What is a CDP and is a Customer Data Platform right for you?
As customer experience continues to evolve and becomes more digitally fragmented, achieving a single view of your customer will only become more difficult. If customer experience matters for your business, in addition to becoming more efficient, and improving revenue - a CDP is probably going to be a helpful addition.
What is CDP?
A Customer Data Platform (CDP) is technology or software that consists of a centralised database. It has the ability to ingest, integrate, manage and deliver customer data to other technology solutions in order to personalise the customer experience.
CDP software collects and integrates all forms of customer data with the intent to create a unified customer profile – also known as a single view of the customer. This view can be used to align all business efforts around a single source of customer truth. CDP’s can collect consumer behavior, demographic and transactional data, to track and analyse customer interactions with your organisation.
Now, small mom-and-pop stores with just a Facebook page aren’t going to need (or have the ability to manage) a CDP, but many others—from SMBs to the largest enterprises—can benefit from a CDP.
How do CDP’s work?
CDPs are composed of three main components: data ingestion, data storage, and analysis. Data ingestion is the process of collecting data from various sources. This data is then stored in the CDP, where it can be queried and analyzed.
Once the data is stored in the CDP, businesses can use it to create segmented views of their customers. These segmented views can be used to create targeted campaigns and offers. Additionally, businesses can use the data to identify patterns and trends in customer behavior and to track customer interactions over time.
Finally, businesses can use the data to analyze the effectiveness of their campaigns and to optimize their strategies. By using the insights gained from the CDP, businesses can optimize their campaigns and increase the lifetime value of their customers.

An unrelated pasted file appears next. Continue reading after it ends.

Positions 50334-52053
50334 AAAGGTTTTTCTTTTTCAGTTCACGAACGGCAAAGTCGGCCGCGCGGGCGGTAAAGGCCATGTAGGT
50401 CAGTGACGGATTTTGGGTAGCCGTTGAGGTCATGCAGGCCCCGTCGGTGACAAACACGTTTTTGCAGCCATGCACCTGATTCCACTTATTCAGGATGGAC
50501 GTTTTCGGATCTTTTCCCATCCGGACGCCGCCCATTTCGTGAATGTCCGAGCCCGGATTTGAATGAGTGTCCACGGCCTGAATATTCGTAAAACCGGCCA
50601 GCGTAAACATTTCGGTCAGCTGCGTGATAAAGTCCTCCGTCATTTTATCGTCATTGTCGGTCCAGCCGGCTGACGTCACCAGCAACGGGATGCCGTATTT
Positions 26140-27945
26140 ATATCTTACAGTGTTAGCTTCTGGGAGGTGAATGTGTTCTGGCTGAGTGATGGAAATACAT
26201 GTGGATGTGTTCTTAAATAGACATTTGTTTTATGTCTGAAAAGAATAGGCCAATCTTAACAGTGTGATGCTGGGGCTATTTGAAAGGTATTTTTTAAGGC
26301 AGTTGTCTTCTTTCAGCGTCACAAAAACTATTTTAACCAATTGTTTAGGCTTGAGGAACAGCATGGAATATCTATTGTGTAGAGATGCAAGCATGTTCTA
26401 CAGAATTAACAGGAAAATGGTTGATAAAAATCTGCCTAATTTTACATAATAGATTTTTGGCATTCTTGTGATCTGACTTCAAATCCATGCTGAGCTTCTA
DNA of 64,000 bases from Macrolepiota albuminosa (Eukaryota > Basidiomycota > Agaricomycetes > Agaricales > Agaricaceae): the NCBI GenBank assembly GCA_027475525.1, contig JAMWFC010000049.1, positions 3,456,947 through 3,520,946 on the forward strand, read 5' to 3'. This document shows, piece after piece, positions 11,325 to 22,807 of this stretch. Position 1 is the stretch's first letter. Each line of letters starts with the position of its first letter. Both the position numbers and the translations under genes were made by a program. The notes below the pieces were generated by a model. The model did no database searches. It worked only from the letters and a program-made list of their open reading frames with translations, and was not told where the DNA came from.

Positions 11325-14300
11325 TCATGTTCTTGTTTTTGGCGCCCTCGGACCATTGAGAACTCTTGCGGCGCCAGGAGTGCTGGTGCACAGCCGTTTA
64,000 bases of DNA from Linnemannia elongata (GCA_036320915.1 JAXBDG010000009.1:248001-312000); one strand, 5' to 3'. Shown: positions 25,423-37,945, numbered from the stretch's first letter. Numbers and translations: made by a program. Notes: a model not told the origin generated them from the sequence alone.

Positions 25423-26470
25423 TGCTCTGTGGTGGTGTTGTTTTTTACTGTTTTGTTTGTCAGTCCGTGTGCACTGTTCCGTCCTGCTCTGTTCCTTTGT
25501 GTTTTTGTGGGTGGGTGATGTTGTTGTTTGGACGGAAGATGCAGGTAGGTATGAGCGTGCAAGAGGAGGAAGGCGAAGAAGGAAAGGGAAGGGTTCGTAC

Keep the Technology Stack You Want Without Sacrificing Data Insights
Do you need one?
The number one thing to ask yourself is: Do you know who your customer is? If you haven’t solved the identity part, all of your advanced use cases are going to fall apart. So how do you figure out if a CDP is right for you — and which one’s right for you?
Use Case 1
A CRM is not a CDP
If your entire customer experience revolves around the in-store experience, with little emphasis on the online experience, a CDP is likely not going to deliver value. But if you complement your in-person experience with a website, engage with consumers on social media, have a CRM to manage your customer base, or do some targeted advertising, a CDP will bring all of the data behind the customer experience together in order to improve all of those efforts. Clearly understanding the business challenge and the pieces to optimize is critical.
Use Case 2
Your CDP needs to be flexible
According to Gartner, marketing leaders report utilizing only 58% of their Martech stack’s potential. It’s little surprise; with so many technologies to keep updated and integrations to manage, marketers are going to let some things fall through the cracks. Technologies aren’t being used and silos of data are sitting around. You’ll need a Customer Data Platform that works with all of the customer data-reliant technologies in your stack. But the Martech stack is volatile; look for a futureproofing CDP that is flexible enough to work with what you have today and what you’ll have tomorrow. A CDP not only ensures the longevity of the CDP investment, but also the longevity and productivity of your other Martech investments.
Use Case 3
You need the right team
You will need a strategic, data-driven thinker who “owns” the technology for sure. You’ll also need executive buy-in to support this transformative technology. But know that there is no set blueprint for the CDP team you need. Even small teams can deliver huge value with just a single use case. Just like you need the right team, you need agreement on the goals and processes that are driving your CDP initiative. Understanding where your data maturity is at as an organization can help you determine what a CDP can do for your business.
Benefits of Using a CDP
CDPs offer a number of benefits to businesses, including:
By creating a comprehensive view of their customers, businesses can create more effective marketing campaigns and offers that are tailored to their customers’ needs and interests. This can lead to increased customer loyalty and higher customer lifetime value.
CDPs enable businesses to create segmented views of their customers, enabling them to create more targeted campaigns and offers.
CDPs enable businesses to collect, store, and analyze data from multiple sources quickly and efficiently. This can save businesses time and money, as they no longer need to manually collect and analyze data.
By collecting and analyzing data from multiple sources, businesses can gain a deeper understanding of their customers and their behavior, allowing them to create more effective marketing strategies.